Rep. Jerry Nadler insists it isn't political, but lately he's been on a tear against Bush administration officials — whether concerning environmental neglect at Ground Zero or if federal officials acted on credible terrorist threats before the Sept. 11 attacks.

"We need a clear investigation," Nadler, D-N.Y., told Fox News.

"If you had vague rumblings that bin Laden was out there and didn't like us and was plotting to hurt us, there was nothing the president could really do," he said. "But if there was evidence that there might be a plane hijacking, and the administration didn't tell the airlines to beef up security, then we have a problem."

After the contents of the administration's August briefings hit the news cycle last Thursday, Nadler hit the TV talk show circuit, where his language was more strident. In one case, he said if hearings proved that the Bush administration had prior knowledge of the attacks and it failed to act, it would be akin to "malfeasance of the highest order."

And Nadler's not afraid to speak up on matters other than national security. Earlier in the week, he called upon the Republican National Committee to give to charity the money raised from the sale of publicity photos depicting President Bush speaking via cell phone on Air Force One with Vice President Dick Cheney hours after the World Trade Center and Pentagon attacks. He said the money should go to the families of the victims.

"I ask you in the spirit of unity and bipartisanship which arose after the horrific events of Sept. 11 to donate the receipts from the sale of this photo," he said in a letter sent to Cheney and others.

But some question whether the New York City congressman has a bipartisan bone in his body.

"He's clearly a partisan attack dog," said Carl Forti, a spokesman for the Republican National Campaign Committee, adding that Nadler has never seen a defense or intelligence budget he didn't want to cut. "He's a hypocrite."

"Anything he does is about politics and negative attack politics," said Patrick McCarthy, a spokesman for the New York Republican State Committee. "He's a highly partisan individual — even for New York."

Certainly the four-term representative has been called worse. A staunch liberal who does not mince words over what he believes, he drew national attention in 1998 when he emerged as one of the Democratic pit bulls defending then-President Clinton against impeachment.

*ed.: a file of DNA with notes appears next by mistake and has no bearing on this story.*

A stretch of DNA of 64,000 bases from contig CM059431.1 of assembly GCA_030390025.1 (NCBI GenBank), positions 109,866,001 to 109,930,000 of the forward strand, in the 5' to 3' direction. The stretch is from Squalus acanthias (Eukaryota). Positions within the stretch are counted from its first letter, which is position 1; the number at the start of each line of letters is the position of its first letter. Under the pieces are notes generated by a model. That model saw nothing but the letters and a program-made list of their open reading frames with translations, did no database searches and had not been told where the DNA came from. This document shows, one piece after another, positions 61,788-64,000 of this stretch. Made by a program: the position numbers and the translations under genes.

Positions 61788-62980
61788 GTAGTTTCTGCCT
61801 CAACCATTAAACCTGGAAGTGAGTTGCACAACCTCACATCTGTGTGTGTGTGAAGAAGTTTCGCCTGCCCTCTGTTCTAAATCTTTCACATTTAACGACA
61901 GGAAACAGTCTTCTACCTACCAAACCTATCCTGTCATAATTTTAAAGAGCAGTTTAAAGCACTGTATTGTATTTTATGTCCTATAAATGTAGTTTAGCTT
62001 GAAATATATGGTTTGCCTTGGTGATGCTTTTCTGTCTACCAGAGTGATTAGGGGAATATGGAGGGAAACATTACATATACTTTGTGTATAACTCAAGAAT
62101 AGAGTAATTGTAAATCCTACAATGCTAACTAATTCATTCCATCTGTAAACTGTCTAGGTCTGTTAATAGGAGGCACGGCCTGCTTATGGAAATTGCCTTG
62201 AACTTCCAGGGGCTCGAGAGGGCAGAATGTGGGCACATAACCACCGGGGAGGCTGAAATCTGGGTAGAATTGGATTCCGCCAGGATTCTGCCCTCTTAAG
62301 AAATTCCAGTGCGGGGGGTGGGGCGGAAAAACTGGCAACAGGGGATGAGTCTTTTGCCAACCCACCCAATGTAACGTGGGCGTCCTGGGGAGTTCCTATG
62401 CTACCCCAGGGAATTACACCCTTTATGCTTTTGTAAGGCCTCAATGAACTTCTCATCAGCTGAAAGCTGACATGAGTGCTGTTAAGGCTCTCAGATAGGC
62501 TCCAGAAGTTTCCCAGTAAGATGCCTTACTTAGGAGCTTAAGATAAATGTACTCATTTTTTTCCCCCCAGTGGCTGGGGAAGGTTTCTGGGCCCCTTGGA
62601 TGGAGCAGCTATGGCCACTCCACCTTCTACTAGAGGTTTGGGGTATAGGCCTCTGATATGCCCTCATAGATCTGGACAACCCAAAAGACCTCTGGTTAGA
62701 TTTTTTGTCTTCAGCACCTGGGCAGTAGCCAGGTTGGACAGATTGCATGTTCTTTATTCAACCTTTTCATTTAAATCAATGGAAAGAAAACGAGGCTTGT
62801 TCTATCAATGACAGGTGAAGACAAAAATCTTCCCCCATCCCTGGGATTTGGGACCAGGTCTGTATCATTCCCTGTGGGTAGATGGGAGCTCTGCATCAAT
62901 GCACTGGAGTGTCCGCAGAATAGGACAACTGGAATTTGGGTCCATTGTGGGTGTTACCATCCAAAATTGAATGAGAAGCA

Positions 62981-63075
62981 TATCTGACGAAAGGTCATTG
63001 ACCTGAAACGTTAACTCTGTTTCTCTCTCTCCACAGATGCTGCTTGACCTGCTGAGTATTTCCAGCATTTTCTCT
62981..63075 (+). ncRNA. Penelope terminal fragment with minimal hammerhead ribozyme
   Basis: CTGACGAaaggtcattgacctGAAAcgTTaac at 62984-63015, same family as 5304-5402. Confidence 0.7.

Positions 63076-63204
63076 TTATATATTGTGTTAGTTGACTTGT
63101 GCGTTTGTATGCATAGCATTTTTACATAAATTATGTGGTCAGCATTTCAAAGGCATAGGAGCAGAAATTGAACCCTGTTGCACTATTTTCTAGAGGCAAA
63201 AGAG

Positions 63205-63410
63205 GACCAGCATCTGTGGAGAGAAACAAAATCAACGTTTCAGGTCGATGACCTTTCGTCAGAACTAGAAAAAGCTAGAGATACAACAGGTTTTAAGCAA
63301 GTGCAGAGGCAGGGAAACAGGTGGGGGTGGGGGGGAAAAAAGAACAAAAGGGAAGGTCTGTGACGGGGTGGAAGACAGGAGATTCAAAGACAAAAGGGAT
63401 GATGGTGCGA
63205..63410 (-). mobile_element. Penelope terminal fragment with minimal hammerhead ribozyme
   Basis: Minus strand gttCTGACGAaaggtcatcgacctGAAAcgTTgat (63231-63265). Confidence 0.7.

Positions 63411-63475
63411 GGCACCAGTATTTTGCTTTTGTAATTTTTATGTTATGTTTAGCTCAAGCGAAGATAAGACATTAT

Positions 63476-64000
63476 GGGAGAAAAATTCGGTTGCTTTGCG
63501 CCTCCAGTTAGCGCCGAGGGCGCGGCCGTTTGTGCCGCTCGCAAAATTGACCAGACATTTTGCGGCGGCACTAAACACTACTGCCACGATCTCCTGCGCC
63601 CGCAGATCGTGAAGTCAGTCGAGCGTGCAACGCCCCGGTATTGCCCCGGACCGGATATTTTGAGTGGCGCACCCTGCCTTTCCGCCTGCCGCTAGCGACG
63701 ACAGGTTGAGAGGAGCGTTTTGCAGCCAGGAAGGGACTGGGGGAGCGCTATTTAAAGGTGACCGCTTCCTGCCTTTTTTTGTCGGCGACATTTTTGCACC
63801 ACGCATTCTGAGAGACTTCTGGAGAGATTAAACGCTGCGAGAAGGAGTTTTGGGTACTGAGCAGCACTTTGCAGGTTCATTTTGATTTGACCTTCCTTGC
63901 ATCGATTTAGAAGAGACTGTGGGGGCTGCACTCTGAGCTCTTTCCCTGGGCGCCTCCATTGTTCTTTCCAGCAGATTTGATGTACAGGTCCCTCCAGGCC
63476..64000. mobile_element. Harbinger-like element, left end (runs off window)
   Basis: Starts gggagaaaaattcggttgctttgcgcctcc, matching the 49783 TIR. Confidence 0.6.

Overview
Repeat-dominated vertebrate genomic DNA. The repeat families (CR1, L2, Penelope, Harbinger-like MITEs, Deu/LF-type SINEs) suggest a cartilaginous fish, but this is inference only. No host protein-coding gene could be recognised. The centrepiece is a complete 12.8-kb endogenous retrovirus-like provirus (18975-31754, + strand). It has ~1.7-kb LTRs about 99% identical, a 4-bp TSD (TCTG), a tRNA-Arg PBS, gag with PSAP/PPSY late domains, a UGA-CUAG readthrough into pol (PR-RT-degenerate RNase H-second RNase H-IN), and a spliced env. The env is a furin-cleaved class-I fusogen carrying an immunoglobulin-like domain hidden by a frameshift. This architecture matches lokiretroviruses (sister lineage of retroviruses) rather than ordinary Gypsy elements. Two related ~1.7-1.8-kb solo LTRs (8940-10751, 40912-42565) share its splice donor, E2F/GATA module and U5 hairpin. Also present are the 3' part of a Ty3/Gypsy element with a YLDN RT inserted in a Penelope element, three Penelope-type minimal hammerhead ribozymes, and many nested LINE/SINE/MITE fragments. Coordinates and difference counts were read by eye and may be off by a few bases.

Calling the obstruction of justice charges against Clinton, who was impeached by the House, a "partisan coup d'etat," Nadler was active in trying to disarm his Republican colleagues on the House Judiciary Committee with legal questions, quips and his own flippant attacks. At night, he would argue his case on the television talk shows.

Looking back on it today, he wouldn't change a thing, he said.

"The whole thing was a put-up job," said Nadler, who admitted he was never a big fan of Clinton. "It was a perjury trap and it was all done to trap the president."

To Democratic colleagues and friends, Nadler is far from a knee-jerk liberal, but a feisty lawmaker who spends an extraordinary amount of time doing his homework. He's well-liked in his liberal, heavily Jewish district, much of which sits in the heart of the World Trade Center rubble and across the affluent, hip areas along the Upper West Side, Chelsea, Greenwich Village, SoHo, and parts of Brooklyn.

"His approach to political issues is a very scholarly, very focused, very thorough — some would even say plodding approach," said Dick Morris, former Clinton adviser and old college roommate of Nadler's. The two had been working on political campaigns in one form or another since their years at Stuyvesant High School in Manhattan in the 1960s.

"He's very liberal — and he has to be in the district he's in — but he's not someone whose liberalism is reflexive," said Morris.

Members of the New York delegation say Nadler, who is so far running unopposed in this year's re-election, proved his loyalty to the district after Sept. 11, especially when it came to acquiring business loans for small businesses affected by the attacks.

"He's been amazing since Sept. 11," said Rep. Anthony Weiner, D-N.Y., whose Brooklyn district abuts Nadler's. "He's cajoled, compromised and rattled cages" to get the needs of his people met, he added.

Nadler continues to be a thorn in the side of the Environmental Protection Agency over what he called neglectful assessments and follow-up to indoor and outdoor pollution levels in the Ground Zero area post-Sept. 11.

Last week, after months of his public attacks on EPA Administrator Christine Todd Whitman and her staff, the agency said it would begin to fund the asbestos cleanup of individual homes around Ground Zero as requested by homeowners.

"It was a great step forward," he said, but not the end of his crusade.